I was able to find stock that matched the remnant from the old balustrade. That was great. Now, I just need to set the time aside to set up the miter saw, get the nail gun, and have at it.Truck load of balustrade materials

Great Stone Wall Restoration

Posted in Renovation and Restoration with tags on July 24, 2009 by Kent

As I may have mentioned, I’m heavily involved in trying to dig up information on Kennedy Brothers builders, so last weekend I decided to visit the Kennedy homes located around 6th Street, Maryland Ave., and Lexington Street, NE. One of the nice things I saw was this restored stone wall. I think they did a great job, and its nice to know that someone still knows how to do this kind of work. When I find out who did the work, I’ll pass that along. Restored garden wall

There’s also a home on 7th Street, NW, in Petworth that also has a great restored wall too. I wonder if its the same mason.

The Things You See … When Going to Open Houses

Posted in Capitol Hill, Real Estate, Renovation and Restoration with tags , , on July 20, 2009 by Kent

Poorly installed small sinkMy partner and I went to an open house yesterday that was a train wreck. All in all, it didn’t look too bad on the surface, but the more you allowed what you were seeing sink it, the worse it got.

One of the things that jumped out to me as a HUGE red flag was this little sink which was probably no more than 9″ x 12″. There were two of them, one in each condo of this former single family and store structure.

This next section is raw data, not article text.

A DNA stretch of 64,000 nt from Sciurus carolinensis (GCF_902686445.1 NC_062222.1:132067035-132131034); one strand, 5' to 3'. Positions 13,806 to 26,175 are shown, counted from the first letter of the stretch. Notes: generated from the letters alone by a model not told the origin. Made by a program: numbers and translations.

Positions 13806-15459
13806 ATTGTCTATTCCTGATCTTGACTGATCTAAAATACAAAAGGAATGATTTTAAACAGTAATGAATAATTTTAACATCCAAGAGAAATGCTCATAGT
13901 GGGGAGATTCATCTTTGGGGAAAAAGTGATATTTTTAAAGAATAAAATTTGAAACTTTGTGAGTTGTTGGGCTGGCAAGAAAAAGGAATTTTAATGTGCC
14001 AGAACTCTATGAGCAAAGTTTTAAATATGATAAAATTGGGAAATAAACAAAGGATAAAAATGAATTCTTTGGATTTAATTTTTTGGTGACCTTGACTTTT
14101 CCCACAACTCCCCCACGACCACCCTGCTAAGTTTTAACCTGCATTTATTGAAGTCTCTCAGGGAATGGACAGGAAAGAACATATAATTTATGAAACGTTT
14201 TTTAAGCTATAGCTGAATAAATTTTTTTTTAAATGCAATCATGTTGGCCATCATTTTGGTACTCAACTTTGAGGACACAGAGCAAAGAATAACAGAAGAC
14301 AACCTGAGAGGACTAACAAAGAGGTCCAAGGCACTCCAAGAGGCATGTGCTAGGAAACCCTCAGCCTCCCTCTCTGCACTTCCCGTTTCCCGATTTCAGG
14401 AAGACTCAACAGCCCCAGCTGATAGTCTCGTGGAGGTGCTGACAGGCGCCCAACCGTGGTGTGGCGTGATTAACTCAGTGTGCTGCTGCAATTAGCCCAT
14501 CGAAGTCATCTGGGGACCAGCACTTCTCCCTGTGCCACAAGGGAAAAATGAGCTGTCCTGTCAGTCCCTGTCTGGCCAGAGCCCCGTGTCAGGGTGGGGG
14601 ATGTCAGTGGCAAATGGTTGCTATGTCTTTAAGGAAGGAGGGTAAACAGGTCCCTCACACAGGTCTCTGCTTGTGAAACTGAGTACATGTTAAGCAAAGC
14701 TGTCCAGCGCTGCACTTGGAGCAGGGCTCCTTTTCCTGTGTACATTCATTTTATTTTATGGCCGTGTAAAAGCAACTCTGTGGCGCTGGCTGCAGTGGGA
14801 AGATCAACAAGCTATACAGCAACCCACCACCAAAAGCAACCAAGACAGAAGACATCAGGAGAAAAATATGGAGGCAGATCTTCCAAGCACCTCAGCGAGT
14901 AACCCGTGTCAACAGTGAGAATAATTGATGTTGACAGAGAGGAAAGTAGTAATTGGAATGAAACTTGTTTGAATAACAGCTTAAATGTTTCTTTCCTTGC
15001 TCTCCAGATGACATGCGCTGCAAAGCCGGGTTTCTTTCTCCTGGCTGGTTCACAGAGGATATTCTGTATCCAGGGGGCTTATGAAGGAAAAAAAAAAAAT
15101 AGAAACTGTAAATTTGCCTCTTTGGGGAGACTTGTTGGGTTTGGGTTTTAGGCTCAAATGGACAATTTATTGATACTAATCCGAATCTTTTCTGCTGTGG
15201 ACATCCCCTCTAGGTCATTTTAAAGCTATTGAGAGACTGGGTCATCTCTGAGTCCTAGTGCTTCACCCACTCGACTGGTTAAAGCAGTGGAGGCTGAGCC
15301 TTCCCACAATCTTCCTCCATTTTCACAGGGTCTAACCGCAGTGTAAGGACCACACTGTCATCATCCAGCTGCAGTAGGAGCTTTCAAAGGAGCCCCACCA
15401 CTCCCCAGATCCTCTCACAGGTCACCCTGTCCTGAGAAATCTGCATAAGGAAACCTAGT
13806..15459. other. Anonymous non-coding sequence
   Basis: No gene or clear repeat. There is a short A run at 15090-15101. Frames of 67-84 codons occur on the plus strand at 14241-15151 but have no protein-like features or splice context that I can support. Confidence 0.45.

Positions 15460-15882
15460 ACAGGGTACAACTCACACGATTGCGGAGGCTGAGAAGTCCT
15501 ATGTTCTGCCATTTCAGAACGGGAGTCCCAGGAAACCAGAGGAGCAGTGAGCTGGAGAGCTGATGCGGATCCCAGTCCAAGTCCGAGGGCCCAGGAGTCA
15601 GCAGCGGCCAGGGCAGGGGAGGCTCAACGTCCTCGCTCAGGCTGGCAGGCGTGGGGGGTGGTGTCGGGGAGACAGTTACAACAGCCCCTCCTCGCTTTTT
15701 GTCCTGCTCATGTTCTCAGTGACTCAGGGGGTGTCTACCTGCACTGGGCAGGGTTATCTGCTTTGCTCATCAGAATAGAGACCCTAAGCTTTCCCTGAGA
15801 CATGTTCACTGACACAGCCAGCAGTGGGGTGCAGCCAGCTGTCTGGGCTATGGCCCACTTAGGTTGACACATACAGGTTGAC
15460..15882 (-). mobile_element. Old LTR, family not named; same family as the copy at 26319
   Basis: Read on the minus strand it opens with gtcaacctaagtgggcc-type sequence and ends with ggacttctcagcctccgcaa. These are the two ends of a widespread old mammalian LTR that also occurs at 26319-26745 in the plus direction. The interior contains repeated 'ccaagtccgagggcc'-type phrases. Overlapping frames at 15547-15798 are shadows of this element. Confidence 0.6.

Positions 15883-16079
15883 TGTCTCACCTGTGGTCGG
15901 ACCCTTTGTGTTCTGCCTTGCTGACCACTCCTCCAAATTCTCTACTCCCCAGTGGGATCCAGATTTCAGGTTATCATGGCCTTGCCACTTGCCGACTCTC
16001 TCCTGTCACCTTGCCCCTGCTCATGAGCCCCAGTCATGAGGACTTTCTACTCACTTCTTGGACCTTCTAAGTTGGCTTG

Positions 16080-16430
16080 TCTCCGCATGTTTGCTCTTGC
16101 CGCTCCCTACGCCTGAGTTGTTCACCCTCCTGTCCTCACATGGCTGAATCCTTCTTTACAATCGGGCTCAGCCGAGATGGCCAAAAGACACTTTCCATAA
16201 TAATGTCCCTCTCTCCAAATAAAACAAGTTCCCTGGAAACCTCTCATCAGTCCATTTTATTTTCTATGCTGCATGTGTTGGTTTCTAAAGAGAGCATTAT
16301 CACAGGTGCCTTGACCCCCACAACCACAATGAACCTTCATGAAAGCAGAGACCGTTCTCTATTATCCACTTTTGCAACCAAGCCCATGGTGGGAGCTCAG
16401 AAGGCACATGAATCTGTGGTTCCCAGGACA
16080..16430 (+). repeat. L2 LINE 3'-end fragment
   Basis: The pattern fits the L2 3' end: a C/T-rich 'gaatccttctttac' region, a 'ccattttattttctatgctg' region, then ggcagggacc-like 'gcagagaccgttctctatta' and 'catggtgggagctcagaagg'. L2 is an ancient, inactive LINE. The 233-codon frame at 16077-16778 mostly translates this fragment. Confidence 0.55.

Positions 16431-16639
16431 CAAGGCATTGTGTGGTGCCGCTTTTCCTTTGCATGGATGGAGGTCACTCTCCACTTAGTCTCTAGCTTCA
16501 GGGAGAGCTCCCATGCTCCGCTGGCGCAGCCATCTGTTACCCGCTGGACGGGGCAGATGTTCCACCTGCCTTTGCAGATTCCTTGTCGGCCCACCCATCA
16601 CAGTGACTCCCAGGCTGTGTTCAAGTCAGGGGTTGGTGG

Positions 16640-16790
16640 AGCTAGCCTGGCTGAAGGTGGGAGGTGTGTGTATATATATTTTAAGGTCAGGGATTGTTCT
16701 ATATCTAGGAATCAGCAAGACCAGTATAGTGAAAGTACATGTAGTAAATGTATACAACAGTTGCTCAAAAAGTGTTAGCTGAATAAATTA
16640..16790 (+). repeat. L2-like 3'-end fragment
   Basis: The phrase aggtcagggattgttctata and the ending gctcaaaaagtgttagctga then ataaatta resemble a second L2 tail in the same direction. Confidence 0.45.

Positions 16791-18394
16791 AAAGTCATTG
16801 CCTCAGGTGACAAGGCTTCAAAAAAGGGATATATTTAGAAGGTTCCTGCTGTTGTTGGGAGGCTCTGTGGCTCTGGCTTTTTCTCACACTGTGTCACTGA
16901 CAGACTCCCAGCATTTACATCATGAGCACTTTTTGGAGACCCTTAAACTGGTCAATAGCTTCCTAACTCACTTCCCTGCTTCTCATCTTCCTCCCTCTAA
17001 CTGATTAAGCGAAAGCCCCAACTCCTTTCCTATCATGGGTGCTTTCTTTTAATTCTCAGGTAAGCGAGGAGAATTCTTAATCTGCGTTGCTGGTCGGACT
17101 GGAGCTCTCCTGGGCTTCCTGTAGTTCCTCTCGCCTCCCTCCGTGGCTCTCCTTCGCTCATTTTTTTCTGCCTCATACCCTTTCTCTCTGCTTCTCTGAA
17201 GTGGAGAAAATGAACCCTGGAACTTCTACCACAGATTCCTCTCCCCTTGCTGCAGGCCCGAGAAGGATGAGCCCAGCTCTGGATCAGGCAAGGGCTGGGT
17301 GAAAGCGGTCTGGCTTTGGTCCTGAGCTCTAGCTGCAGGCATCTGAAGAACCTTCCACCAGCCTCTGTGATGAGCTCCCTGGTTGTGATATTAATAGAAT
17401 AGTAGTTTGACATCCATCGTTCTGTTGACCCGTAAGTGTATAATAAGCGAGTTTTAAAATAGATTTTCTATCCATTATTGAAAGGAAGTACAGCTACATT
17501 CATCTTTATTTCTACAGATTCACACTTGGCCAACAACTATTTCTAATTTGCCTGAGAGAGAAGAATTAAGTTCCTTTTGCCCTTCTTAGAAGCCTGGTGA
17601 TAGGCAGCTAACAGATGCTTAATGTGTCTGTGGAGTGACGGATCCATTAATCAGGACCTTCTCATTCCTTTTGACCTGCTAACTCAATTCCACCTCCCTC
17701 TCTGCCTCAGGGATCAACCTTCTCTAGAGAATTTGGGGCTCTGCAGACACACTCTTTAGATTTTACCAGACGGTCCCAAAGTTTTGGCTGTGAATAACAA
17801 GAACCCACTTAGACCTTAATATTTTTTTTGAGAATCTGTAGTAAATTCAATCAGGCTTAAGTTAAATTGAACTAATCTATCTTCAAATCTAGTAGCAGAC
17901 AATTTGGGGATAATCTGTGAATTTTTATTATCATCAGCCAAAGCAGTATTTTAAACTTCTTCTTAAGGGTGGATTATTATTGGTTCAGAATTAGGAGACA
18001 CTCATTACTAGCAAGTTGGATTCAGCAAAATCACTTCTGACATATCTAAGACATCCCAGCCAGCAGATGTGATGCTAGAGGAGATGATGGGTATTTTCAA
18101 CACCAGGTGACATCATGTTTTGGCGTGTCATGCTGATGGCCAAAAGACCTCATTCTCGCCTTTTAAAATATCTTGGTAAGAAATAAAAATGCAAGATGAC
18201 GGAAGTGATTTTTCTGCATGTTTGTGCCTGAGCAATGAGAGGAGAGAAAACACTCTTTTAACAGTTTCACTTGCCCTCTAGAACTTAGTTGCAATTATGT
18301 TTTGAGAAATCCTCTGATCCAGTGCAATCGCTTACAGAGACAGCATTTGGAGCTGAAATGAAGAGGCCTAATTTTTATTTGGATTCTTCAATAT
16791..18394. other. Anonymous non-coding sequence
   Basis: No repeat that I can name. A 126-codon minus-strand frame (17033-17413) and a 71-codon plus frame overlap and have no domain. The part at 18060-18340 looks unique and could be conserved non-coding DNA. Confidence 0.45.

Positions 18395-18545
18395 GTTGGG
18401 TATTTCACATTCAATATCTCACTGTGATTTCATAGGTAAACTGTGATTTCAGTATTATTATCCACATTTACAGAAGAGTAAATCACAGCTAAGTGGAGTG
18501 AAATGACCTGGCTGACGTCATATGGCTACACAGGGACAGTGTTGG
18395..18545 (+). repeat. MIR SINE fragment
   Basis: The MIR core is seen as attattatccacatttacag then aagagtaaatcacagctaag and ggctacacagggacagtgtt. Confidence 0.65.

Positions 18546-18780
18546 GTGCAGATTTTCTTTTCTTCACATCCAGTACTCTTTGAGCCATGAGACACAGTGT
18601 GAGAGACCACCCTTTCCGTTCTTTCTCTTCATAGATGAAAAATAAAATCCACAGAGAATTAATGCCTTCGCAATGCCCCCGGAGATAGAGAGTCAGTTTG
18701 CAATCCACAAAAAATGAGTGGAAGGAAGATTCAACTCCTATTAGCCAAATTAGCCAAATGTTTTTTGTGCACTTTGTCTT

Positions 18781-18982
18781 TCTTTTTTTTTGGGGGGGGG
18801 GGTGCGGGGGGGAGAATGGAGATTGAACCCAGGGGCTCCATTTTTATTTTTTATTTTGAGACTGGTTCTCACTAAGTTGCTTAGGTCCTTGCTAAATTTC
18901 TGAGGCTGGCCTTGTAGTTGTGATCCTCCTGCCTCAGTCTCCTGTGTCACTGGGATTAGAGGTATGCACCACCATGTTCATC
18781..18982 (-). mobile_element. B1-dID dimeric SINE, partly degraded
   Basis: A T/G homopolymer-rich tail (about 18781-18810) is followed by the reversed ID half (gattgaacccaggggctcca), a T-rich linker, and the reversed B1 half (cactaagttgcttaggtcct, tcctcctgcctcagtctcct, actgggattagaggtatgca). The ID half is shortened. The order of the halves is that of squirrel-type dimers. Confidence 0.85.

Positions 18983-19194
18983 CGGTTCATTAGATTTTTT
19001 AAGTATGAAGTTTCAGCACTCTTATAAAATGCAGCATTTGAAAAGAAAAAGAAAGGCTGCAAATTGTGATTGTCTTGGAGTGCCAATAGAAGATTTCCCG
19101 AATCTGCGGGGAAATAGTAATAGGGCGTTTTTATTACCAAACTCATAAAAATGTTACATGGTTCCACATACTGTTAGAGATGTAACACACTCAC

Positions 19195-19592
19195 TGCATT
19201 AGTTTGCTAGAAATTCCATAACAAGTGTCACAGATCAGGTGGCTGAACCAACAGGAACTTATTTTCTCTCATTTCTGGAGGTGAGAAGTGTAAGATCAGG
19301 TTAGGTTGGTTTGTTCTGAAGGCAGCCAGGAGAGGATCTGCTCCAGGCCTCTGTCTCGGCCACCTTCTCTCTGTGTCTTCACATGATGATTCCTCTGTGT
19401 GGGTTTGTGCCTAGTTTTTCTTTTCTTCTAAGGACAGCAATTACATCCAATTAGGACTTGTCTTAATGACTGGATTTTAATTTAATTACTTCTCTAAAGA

Poorly installed small sinkThe first bathroom that had this was a bit odd. This small sink is designed to be attached directly to the wall without any support from below. The stand that the builder decided to install is from a much larger sink set, and it forced them to get really creative in connecting the two pieces. It was filled in with … I don’t know what the gap was filled in with. It wasn’t porcelain like the basin or pedestal. It was some mystery product.

The second bathroom that had this basin at first appeared better, until I remembered that it is not a drop in basin. So as I looked around the counter top it looked like it was cut to fit the shape of the sink. Ok, wacky, but not completely horrible … until I looked underneath.

When I viewed underneath I quickly saw that the sink was not attached to the wall. It was not attached to anything. The only thing holding it up was the plumbing and the trap. There was also a lot of goop (mastic, mystery adhesive, who knows) just glopped on to keep the sink in place.

I gotta tell you. If a builder can’t handle getting a couple of sinks installed correctly, I really question everything else they’ve done and would not be comfortable living there. See images below.
Poorly installed small sink
Poorly installed small sink

Transom Restoration Project

Posted in Renovation and Restoration with tags on July 16, 2009 by Kent

Every time I start a project in the house it never ceases to amaze me what previous owners did to the poor girl. Upstairs the house has four transoms, and the first one is finally done and installed again. The image below shows it in the open position.Transom Restoration
You may get an idea from the transom on the right on how bad they were … but in case you can’t fully see it, let me describe their state when we moved in. Each of them were painted shut by several coats of paint. In addition to that, the transom I just removed had every gap caulked and painted. And if that isn’t bad enough, the transom above to the right is also nailed shut.

This is going to take a while.